The distributions in the HR diagram with theoretical time-constant locifor stars in several young clusters and superclusters are compared todemonstrate that 'blue stragglers' in these aggregates are mostfrequently simply single massive (mode B) stars formed in bursts of starformation that occur at discrete intervals in time following theformation of the bulk of the low-mass (mode A) stars in the aggregate.The characteristics of the close binary systems in these aggregates areexamined to show that, in several cases, mass transfer by Roche lobeoverflow has or will occur and that, in some instances, the system wouldhave appeared as a blue straggler prior to the mass-transfer event, and,in other instances, mass transfer will lead to the identification of thesystem as a blue straggler. Thus, it is concluded that the bluestraggler phenomenon has at least two distinct physical origins: it mayoriginate from delayed formation (starbursts) or from 'delayedevolution' in some close binaries (mass transfer from an evolvedprimary).

Photoelectric search for CP2-stars in open clusters. XIII - NGC 3114 and IC 2602
Delta-a photometric observations of two open clusters, obtained usingthe 50-cm and 1-m telescopes at ESO during 1981-1984, are reported. Thedata are presented in extensive tables and graphs and brieflycharacterized. Of the 168 stars measured, eight (six in NGC 3114 and twoin IC 2602) are identified as chemically peculiar upper-main-sequenceobjects with magnetic fields. These hot CP2 stars are found to beblueshifted relative to the cluster main sequences on the V/(b-y)diagrams.

The spectral energy distribution of early type stars. I - A catalogue of photometric data of 259 stars from 0.15 to 4.8 microns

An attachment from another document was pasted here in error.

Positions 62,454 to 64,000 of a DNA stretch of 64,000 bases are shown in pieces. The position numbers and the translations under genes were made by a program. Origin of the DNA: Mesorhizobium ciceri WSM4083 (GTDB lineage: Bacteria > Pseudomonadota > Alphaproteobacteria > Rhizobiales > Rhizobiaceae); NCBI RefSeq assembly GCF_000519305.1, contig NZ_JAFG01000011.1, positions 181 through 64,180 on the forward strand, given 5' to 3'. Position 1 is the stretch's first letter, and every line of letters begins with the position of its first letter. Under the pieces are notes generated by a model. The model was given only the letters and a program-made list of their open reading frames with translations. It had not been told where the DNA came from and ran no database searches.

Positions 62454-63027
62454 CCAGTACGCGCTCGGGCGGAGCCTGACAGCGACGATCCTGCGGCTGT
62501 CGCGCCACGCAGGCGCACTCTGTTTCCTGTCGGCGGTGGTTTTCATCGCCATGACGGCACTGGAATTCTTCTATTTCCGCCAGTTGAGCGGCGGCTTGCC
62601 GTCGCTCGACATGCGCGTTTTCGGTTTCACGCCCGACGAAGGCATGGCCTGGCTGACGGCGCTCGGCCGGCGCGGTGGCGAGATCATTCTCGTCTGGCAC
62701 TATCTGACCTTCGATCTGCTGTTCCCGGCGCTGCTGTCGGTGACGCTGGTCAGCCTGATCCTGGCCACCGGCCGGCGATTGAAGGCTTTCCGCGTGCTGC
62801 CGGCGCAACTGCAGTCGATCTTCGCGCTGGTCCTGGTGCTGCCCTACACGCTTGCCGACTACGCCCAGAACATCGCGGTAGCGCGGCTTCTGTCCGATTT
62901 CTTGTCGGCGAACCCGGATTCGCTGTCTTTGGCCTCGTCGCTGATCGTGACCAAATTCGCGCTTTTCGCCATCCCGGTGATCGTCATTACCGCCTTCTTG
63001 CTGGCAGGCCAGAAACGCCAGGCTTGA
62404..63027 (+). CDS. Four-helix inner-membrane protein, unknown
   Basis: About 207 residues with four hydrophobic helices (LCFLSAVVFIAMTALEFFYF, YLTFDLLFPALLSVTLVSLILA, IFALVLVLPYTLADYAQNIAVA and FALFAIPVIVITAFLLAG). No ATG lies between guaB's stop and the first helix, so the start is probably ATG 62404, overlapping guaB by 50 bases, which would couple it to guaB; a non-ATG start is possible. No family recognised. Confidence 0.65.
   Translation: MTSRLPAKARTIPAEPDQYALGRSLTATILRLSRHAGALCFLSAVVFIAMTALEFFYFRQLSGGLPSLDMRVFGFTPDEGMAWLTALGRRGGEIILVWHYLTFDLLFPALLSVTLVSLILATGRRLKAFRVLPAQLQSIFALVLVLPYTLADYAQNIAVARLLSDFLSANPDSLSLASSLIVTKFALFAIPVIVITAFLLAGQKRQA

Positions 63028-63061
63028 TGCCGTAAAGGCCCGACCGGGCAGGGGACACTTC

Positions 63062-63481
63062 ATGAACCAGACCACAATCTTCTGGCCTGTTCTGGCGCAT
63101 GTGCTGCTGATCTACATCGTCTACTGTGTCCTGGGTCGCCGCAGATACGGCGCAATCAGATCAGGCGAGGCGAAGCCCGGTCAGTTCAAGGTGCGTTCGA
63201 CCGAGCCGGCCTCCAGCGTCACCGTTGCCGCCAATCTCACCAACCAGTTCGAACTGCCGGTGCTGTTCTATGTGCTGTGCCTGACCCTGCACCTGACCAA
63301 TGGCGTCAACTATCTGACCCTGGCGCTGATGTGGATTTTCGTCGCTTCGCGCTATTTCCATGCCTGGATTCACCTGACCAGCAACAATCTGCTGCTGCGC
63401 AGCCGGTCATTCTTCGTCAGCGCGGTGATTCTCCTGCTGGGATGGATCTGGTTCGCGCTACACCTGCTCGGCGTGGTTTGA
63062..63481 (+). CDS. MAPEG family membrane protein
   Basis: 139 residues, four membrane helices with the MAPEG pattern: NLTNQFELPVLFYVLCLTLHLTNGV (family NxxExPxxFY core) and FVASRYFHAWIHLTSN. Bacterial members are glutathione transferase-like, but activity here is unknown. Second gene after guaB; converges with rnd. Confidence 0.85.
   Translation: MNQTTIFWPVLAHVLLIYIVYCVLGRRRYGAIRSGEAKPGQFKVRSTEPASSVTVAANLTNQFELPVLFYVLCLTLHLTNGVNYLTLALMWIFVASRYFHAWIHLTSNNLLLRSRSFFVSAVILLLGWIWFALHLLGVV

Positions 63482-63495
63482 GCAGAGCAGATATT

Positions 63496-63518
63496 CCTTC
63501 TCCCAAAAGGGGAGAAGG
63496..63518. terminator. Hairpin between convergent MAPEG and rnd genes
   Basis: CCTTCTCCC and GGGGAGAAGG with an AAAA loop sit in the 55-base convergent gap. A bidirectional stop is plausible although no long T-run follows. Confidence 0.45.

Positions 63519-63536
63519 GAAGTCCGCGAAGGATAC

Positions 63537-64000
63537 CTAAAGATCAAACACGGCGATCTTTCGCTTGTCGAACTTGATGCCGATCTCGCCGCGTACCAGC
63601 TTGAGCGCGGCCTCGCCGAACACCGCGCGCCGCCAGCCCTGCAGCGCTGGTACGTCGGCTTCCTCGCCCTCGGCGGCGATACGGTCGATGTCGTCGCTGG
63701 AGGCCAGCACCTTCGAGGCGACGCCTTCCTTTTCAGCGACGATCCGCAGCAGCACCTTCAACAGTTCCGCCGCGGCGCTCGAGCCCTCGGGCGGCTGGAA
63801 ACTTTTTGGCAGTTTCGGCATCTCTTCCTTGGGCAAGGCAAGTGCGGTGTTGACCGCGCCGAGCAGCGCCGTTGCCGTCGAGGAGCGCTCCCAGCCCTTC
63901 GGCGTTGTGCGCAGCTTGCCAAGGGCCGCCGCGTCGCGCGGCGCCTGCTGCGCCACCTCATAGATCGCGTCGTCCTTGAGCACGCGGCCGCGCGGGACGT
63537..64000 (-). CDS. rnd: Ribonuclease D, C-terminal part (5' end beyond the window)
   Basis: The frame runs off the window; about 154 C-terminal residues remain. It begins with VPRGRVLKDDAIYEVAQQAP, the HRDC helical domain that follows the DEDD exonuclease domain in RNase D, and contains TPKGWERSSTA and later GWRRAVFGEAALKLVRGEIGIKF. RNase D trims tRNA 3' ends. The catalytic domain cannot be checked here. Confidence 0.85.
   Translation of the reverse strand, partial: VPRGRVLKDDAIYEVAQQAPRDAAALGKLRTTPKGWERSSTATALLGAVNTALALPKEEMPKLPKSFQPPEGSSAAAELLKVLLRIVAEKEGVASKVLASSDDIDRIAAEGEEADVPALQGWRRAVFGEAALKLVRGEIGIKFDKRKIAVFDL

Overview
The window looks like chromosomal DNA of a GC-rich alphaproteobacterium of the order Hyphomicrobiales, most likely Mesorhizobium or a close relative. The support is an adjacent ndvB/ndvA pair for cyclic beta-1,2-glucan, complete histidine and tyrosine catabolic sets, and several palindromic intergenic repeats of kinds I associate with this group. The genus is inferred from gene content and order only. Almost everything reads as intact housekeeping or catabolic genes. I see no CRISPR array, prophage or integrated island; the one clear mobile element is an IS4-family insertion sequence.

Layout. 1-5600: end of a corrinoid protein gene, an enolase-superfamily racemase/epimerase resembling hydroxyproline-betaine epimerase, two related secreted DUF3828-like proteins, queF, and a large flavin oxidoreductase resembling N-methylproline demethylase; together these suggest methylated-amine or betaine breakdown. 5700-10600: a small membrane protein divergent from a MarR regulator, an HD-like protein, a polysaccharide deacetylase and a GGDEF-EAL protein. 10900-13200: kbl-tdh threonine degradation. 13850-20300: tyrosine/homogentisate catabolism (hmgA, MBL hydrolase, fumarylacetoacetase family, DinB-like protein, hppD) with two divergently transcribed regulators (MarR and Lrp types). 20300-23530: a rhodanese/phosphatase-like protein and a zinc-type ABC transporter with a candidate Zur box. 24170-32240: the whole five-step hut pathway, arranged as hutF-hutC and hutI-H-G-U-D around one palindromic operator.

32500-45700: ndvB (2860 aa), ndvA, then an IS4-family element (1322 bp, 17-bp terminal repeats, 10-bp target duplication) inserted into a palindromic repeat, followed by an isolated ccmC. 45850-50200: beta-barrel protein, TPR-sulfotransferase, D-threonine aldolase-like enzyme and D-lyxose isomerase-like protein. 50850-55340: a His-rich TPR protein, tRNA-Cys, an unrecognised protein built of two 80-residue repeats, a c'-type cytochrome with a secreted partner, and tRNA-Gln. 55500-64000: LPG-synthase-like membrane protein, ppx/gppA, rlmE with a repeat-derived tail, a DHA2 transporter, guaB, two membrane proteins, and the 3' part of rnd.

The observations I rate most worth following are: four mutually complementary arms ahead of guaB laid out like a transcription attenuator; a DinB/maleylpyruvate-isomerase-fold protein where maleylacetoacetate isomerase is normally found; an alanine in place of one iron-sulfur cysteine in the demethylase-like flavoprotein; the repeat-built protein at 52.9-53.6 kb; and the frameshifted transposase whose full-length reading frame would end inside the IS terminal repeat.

For the derivation of physical parameters (e.g., effective temperatureand radius) of early-type stars from their intrinsic spectral-energydistribution, and for the study of foreground interstellar and/orcircumstellar matter, a sample of 237 O, B, and A stars was chosen fromthe ANS catalog (Wesselius et al., 1982). The ANS ultraviolet and theJohnson UBV data (mostly from Nicolet's catalog, 1978) of these starswere supplemented with visual Walraven WULBV, red VRI, and near-infraredJHKLM measurements. All these data are given in the present catalog.Data for 22 stars of spectral type later than A are also included.

A catalog of ultraviolet interstellar extinction excesses for 1415 stars
Ultraviolet interstellar extinction excesses are presented for 1415stars with spectral types B7 and earlier. The excesses with respect to Vare derived from Astronomical Netherlands Satellite (ANS) 5-channel UVphotometry at central wavelengths of approximately 1550, 1800, 2500, and3300 A. A measure of the excess extinction in the 2200-A extinction bumpis also given. The data are valuable for investigating the systematicsof peculiar interstellar extinction and for studying the character of UVinterstellar extinction in the general direction of stars for which theextinction-curve shape is unknown.

Observed and computed spectral flux distribution of non-supergiant O9-G8 stars. III - Determination of T(eff) for the stars in the Breger Catalogue
The effective temperatures and angular diameters of nonsupergiant O9-G8stars are determined from visible spectrophotometry. The results, whichrefer to 302 stars included in the Breger Catalogue, are derived fromthe comparison between the observed flux distributions and thepredictions of Kurucz's models (1979). The uncertainties to be expectedin individual results are discussed; their sizes are of the order of 5percent in effective temperature and 10 percent in angular diameter.

The local system of early type stars - Spatial extent and kinematics
Published uvby and H-beta photometric data and proper motions arecompiled and analyzed to characterize the structure and kinematics ofthe bright early-type O-A0 stars in the solar vicinity, with a focus onthe Gould belt. The selection and calibration techniques are explained,and the data are presented in extensive tables and graphs and discussedin detail. The Gould belt stars of age less than 20 Myr are shown togive belt inclination 19 deg to the Galactic plane and node-lineorientation in the direction of Galactic rotation, while the symmetricaldistribution about the Galactic plane and kinematic properties (purecircular differential rotation) of the belt stars over 60 Myr oldresemble those of fainter nonbelt stars of all ages. The unresolveddiscrepancy between the expansion observed in the youngest nearby starsand the predictions of simple models of expansion from a point isattributed to the inhomogeneous distribution of interstellar matter.